Although VIIRS high-resolution visible and infrared capabilities are unmatched, user validation is also tied to the unique features of VIIRS, including the Day/Night Band (DNB) that is not available from any current or near-future geostationary platform. The DNB, and the NCC derived from it, have found widespread use across NOAA and the NWS. NCC is capable of providing visual images at night, even under no moon conditions. While the quality varies with the amount of available moonlight, day-night images have proven useful in locating clouds, ice edges, snow cover, tropical cyclone centers (eyes), fires and gas flares, lightning, dust storms, and volcanic eruptions. All of this is done, however, in spite of the challenges of stray light interference that is expected to be a continuing issue with JPSS-1.
Now that VIIRS on S-NPP has been long validated, the same checkout procedures will be applied to JPSS-1, to be launched in early 2017. The validation timeframe has been shortened for JPSS-1, so that imagery products are declared operational and made available more quickly to the NWS, and in particular Alaska users. VIIRS Imagery is being incorporated into operational analysis and forecasting via distribution through the AWIPS to NWS users. VIIRS Imagery of significant weather and weather-related features is also made available on numerous blog and social media venues, where most of its non-meteorological users reside. For either type of user the best image quality is important, since users are a vital component to the validation of VIIRS Imagery.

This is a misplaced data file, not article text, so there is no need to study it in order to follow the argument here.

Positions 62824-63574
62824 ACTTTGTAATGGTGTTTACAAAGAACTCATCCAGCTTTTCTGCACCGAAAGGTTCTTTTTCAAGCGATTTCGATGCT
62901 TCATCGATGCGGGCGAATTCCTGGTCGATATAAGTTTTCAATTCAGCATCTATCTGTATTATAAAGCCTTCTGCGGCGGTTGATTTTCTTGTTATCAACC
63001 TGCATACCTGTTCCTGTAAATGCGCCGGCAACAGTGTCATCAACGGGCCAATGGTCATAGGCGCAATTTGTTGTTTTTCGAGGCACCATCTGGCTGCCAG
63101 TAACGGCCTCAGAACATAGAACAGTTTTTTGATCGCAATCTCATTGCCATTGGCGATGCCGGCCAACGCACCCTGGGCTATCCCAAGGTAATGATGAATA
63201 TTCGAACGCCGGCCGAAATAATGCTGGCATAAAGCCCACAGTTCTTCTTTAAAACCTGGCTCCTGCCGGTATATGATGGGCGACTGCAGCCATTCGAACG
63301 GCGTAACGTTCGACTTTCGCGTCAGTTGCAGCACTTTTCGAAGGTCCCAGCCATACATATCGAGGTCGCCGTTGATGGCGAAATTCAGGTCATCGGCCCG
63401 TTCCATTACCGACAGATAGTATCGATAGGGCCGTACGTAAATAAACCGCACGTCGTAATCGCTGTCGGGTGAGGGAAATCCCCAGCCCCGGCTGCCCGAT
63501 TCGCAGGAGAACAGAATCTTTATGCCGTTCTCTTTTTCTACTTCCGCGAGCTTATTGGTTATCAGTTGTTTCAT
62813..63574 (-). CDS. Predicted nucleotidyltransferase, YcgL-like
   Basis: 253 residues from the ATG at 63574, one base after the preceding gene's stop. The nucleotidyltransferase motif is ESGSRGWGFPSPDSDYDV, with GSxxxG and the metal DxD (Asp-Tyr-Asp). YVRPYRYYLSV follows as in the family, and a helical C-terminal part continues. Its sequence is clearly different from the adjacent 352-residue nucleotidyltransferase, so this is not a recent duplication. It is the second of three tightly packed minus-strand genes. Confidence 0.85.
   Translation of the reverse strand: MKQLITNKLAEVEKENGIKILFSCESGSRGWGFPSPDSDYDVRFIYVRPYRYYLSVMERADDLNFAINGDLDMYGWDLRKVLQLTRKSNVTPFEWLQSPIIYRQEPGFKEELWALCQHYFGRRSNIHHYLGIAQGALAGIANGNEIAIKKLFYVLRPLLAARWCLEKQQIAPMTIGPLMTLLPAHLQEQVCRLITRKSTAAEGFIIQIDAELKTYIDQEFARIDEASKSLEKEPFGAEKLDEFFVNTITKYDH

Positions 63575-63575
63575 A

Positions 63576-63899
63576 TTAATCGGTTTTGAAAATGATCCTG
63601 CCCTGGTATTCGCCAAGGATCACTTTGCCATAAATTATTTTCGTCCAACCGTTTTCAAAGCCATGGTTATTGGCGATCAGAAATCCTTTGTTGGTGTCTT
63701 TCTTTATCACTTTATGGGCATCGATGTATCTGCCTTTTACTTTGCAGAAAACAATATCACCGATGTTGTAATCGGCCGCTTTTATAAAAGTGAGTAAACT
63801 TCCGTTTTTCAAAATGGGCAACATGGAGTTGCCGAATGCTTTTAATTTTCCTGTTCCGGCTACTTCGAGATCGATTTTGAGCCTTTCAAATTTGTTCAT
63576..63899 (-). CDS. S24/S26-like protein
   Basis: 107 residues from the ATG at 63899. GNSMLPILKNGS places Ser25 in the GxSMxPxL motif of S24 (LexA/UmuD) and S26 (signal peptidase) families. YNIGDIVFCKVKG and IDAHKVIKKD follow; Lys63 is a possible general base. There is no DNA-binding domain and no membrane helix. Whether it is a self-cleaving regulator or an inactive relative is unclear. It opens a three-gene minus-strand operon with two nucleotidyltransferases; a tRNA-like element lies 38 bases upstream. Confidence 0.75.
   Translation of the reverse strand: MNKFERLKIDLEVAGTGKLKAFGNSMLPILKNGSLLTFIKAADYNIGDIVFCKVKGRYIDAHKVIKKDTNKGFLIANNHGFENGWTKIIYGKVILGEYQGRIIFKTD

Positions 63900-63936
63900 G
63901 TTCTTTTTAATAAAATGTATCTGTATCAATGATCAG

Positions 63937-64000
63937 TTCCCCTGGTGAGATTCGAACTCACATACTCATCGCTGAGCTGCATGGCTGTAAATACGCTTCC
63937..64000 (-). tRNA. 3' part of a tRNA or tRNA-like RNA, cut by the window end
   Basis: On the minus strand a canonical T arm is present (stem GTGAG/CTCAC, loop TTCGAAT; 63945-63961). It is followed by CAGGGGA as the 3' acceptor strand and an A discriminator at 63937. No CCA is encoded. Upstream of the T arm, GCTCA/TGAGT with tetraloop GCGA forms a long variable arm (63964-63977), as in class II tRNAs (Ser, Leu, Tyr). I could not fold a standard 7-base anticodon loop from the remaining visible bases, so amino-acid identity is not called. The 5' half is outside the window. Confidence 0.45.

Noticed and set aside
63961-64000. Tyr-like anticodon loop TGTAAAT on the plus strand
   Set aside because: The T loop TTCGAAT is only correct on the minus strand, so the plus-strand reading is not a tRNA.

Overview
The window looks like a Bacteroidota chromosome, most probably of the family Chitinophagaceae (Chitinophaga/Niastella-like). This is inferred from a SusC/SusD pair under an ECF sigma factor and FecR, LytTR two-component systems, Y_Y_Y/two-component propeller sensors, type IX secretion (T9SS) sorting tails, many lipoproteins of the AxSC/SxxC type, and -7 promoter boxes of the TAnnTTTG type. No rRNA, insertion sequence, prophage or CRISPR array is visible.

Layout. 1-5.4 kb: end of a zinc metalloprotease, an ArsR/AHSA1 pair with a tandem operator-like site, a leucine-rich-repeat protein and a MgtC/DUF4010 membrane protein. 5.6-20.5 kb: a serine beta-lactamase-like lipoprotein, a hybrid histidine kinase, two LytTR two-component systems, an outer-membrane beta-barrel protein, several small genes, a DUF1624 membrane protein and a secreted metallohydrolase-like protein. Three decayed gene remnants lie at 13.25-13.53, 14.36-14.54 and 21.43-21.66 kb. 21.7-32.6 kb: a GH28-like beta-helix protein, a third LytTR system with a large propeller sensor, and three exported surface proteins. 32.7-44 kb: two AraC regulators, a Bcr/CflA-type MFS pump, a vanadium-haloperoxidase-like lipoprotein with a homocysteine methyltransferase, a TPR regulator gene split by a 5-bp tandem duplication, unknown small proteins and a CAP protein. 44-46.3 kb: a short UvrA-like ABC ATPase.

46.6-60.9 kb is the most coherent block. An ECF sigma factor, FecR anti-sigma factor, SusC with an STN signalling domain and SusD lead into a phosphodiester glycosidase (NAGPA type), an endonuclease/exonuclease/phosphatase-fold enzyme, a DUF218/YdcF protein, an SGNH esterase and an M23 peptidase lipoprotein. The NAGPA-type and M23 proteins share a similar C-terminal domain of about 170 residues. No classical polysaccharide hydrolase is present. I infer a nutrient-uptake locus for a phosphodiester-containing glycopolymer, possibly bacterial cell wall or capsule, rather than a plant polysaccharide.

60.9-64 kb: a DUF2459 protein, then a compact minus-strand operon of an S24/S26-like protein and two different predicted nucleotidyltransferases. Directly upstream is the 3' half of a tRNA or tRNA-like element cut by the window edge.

Disclaimer: The views, opinions, and findings contained in this article are those of the authors and should not be construed as an official National Oceanic and Atmospheric Administration (NOAA) or U.S. Government position, policy, or decision.